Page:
1. 4.  Include all Relevant Data Sources:

 In the spirit of casting as wide a net as possible, definitely consider all the relevant data sources for keyphrases. These include:

Tools such as Google Search Console and Bing Webmaster Tools – keyphrase data directly from the engines on what keyphrases includes your website in the result set.

  • Current rankings – check who is currently well ranked for the target keyphrases and what other related phrases they are using.
  • Other tools including Google Keyword Planner and Bing Keyword Research – discover search activity information on specific keyphrases or keyphrase options.
  • Organizational brainstorming – gather keyphrase options from company personnel
  • Competitive research – see what keyphrases your competition has optimized around and is ranked for currently.

 

  1. 5. Elements for Evaluation:

 Elements to consider as part of evaluating the keyword research data and selecting the target phrases include word order, singular vs. plural, specific vs. general, amount of search activity and relevancy.

Word Order – compare the keyphrases “commercial real estate” and “real estate commercial”. They both use the same three words in the phrase yet have completely different meanings. In the research, all these variations should be considered, but when evaluating the data it will become clear which ones belong and which ones should be eliminated.

Singular vs. Plural – products or services are normally searched for both as a singular phrase i.e. “office building for sale” and a plural one “office buildings for sale”. Both versions may turn out to be equally relevant, but, especially with products or properties, usually they are purchased either one at a time or in groups of more than one. That purchase behavior is what dictates which version of the phrase to use.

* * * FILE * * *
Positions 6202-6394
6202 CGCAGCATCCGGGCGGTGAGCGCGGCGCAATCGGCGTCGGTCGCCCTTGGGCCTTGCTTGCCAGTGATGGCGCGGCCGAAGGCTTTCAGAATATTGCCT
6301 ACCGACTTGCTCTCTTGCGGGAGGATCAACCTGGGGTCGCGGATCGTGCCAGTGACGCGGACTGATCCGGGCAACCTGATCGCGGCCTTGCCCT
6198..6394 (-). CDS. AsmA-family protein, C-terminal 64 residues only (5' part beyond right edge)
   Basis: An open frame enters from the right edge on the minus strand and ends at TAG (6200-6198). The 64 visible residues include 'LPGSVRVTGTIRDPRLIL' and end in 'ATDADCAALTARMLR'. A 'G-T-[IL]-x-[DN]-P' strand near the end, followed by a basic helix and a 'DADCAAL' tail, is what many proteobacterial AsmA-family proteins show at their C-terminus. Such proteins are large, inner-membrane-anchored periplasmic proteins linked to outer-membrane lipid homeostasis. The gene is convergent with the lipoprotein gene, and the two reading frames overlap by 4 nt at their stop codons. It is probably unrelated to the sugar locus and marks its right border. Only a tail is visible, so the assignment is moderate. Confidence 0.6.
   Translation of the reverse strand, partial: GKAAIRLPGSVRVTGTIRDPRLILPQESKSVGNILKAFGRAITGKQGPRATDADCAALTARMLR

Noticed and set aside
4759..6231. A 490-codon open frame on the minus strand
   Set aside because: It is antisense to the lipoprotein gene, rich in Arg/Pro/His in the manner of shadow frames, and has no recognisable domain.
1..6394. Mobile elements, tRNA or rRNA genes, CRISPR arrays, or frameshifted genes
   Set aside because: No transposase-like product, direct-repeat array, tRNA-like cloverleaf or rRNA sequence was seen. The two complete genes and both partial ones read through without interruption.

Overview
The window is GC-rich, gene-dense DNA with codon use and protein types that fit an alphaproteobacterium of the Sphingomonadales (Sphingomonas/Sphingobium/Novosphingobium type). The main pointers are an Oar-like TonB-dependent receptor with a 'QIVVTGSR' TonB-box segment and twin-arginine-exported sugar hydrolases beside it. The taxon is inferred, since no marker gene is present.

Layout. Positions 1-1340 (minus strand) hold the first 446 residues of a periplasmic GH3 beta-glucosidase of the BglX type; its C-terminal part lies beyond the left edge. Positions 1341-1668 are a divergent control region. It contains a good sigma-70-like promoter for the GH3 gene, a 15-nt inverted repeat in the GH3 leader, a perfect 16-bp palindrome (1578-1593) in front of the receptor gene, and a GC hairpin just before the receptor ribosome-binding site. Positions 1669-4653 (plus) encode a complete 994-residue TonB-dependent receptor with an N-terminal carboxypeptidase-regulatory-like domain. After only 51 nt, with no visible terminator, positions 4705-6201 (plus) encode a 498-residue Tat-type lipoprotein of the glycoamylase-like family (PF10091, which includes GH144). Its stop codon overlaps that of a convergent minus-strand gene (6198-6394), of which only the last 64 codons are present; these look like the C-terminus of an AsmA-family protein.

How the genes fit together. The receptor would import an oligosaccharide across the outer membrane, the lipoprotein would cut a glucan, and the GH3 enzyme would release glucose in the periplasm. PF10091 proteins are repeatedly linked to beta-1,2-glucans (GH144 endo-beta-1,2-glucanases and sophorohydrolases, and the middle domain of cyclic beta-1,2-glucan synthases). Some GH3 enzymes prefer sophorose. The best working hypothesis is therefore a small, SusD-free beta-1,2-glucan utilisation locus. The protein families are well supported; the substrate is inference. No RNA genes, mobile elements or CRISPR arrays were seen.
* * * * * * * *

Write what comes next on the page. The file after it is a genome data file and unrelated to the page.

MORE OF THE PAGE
Specific vs. General – the rule here is the more specific the keyphrase, the more qualified the site traffic and leads will result from it. For general phrases, obviously the opposite is true; the traffic and leads will be less qualified. The trade off is the amount of search activity a specific phrase has compared to the general phrase. If we are comparing “sales comps” with “Dallas office sales comps”, the general phrase should have a huge amount of search activity and the specific one much less. The key is to find the most specific phrase one can that has enough search activity to make investing in marketing that phrase worth it.

Amount of Search Activity – Do not get too hung up on the specific numbers of search activity. The tools provide monthly averages for the search activity and they only provide data for their platform: Google for Google and Bing for Bing. Therefore, it is better to look at the relevancy of the phrases and then focus more on the number of average searches. The keyphrases that are chosen as targets must be highly relevant to the products or services being marketed. If one phrase has 50 searches per month and a similar one has 70 does not matter as much. Whichever one is more relevant should be selected.

 

About Blue Horseradish www.bluehorseradish.com

Blue Horseradish is a full service web marketing consultancy that provides search engine optimization (SEO), search engine marketing (SEM), social media optimization (SMO), local search engine optimization and a variety of other web marketing services along with web design and development.

Blue Horseradish specializes in B2B web marketing with a large customer base of manufacturing, industrial, engineering and technology companies with a proven track record of customer successes and enthusiastic references.

 

Photo Credit: http://kiatex.com/seo/